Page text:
Probiotics are live bacteria and yeasts promoted as having various health benefits. They’re usually added to yoghurts or taken as food supplements, and are often described as ‘good’ or ‘friendly’ bacteria.

Probiotics are thought to help restore the natural balance of bacteria in your gut (including your stomach and intestines) when it’s been disrupted by an illness or treatment.

Probiotics may be helpful in some cases, but there’s little evidence to support many health claims made about them. For example, there’s no evidence to suggest that probiotics can help treat eczema.

However, it does seem that for most people probiotics appear to be safe. If you wish to try them – and you have a healthy immune system – they shouldn’t cause any unpleasant side effects.

Issues to be aware of

If you’re considering trying probiotics, there are a few issues you need to be aware of.

Probiotics are generally classed as food rather than medicine, which means they don’t undergo the rigorous testing medicines do.

Because of the way probiotics are regulated, we can’t always be sure that:

  • the product actually contains the bacteria stated on the food label
  • the product contains enough bacteria to have an effect
  • the bacteria are able to survive long enough to reach your gut

There are many different types of probiotics that may have different effects on the body, and little is known about which types are best.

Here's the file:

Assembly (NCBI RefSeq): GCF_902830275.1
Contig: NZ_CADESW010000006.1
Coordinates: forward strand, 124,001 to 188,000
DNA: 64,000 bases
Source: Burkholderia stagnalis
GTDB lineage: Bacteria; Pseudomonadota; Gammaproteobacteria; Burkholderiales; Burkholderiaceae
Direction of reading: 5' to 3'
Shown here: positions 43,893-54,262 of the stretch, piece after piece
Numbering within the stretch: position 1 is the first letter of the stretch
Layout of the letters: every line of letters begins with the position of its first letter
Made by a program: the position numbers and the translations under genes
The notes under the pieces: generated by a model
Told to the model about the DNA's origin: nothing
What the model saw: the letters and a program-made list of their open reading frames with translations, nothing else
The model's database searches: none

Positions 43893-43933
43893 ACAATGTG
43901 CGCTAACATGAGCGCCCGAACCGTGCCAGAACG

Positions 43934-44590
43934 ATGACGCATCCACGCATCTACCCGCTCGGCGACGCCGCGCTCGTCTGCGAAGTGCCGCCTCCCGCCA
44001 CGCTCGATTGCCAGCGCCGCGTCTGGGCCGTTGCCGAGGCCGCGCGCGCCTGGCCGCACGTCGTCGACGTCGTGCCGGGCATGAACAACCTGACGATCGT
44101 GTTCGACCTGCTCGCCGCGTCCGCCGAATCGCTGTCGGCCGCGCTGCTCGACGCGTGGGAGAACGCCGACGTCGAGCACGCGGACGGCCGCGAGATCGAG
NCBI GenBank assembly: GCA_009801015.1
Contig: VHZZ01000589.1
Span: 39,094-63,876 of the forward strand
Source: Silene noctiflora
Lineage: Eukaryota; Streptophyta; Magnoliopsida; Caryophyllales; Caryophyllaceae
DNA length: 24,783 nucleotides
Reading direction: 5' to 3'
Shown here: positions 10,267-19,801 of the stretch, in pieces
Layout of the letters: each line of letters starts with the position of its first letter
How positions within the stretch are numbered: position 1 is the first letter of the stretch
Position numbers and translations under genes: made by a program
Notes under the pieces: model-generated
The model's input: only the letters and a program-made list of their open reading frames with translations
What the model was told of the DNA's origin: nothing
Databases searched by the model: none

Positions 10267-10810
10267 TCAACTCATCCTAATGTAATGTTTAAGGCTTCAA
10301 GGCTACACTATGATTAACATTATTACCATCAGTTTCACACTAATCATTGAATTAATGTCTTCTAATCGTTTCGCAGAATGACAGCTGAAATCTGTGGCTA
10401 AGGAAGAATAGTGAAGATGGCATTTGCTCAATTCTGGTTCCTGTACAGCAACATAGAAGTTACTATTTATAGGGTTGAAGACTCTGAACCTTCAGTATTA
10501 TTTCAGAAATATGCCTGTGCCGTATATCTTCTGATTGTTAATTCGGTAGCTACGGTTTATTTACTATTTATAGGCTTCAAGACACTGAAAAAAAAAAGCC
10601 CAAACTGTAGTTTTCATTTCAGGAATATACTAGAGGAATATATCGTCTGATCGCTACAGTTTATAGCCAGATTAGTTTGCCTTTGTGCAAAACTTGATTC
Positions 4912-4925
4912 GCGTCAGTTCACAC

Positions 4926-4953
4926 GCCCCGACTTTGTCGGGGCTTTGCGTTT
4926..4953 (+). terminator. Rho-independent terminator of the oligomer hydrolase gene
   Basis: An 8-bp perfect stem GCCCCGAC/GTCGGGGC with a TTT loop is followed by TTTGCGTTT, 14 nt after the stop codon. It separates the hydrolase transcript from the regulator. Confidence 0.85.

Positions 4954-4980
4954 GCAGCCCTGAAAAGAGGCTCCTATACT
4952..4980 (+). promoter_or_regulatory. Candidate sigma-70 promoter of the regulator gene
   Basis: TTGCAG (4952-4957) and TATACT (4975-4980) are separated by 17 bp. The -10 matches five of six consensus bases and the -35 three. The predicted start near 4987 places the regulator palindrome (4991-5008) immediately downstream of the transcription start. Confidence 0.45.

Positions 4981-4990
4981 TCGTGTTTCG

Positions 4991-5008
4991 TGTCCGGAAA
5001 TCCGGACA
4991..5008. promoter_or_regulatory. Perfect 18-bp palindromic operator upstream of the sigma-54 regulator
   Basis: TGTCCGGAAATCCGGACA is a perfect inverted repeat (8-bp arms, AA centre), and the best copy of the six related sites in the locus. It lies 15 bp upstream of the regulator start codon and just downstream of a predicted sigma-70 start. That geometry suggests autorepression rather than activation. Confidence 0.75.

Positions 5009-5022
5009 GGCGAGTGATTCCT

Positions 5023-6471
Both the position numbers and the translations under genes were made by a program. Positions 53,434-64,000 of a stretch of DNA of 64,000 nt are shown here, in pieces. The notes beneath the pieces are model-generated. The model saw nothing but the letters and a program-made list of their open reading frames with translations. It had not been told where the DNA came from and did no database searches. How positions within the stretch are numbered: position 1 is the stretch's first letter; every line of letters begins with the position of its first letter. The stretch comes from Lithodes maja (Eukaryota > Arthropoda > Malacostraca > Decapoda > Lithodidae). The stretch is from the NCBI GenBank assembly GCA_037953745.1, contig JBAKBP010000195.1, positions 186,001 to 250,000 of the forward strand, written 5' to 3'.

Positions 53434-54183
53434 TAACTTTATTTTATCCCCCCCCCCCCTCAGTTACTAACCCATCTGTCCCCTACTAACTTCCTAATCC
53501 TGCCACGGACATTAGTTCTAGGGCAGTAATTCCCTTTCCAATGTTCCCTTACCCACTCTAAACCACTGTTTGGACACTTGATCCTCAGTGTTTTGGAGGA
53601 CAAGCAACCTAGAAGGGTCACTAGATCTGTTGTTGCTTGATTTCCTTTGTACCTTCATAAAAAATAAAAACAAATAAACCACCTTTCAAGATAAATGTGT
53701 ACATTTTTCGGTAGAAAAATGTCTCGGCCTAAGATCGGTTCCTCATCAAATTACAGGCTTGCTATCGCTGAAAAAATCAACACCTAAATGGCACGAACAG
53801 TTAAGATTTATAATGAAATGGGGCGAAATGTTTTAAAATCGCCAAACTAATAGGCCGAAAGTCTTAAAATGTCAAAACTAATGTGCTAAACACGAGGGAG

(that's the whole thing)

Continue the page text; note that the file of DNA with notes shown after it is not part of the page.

Don’t assume the beneficial effects seen with one type are the same as other similar types or will be repeated if used for another purpose.

And there’s likely to be a huge difference between the pharmaceutical-grade probiotics that show promise in clinical trials and the yoghurts and supplements sold in shops.

When might they work?

Preventing antibiotic-associated diarrhoea (AAD)

There’s fairly good evidence that taking high doses of some probiotics (Lactobacillus rhamnosus or Saccharomyces boulardii) while taking antibiotics can help prevent children getting AAD.

Without probiotics, antibiotics can sometimes wipe out the protective gut bacteria, resulting in diarrhoea

Probiotics given with antibiotics may also reduce the risk of developing a Clostridium difficile (C. difficile) infection

C. difficile are potentially dangerous bacteria that can cause diarrhoea and life-threatening complications. They can infect the gut if the balance of gut bacteria is disturbed by antibiotics.

Probiotics are thought to directly kill or inhibit the growth of harmful bacteria, stopping them producing toxic substances that can make you ill.

Helping infectious diarrhoea

There’s some evidence that probiotics can shorten an episode of diarrhoea caused by a stomach bug by about a day.

But the evidence isn’t yet strong enough to make any treatment recommendations. Read our analysis of research into diarrhoea caused by a stomach bug.

Protecting premature babies

Some babies born prematurely are at risk of a serious condition called necrotising enterocolitis (NEC). This is when tissues in the baby’s gut become inflamed and start to die.

There’s some good evidence that probiotics may reduce the likelihood of premature babies developing NEC, although there are still some uncertainties, and routine use of probiotics in premature babies isn’t currently recommended.

Helping IBS

Probiotics may help reduce bloating and flatulence in some people with IBS

This is supported by a research published in 2010, although we don’t yet know the extent of the benefits or the most effective type of probiotic.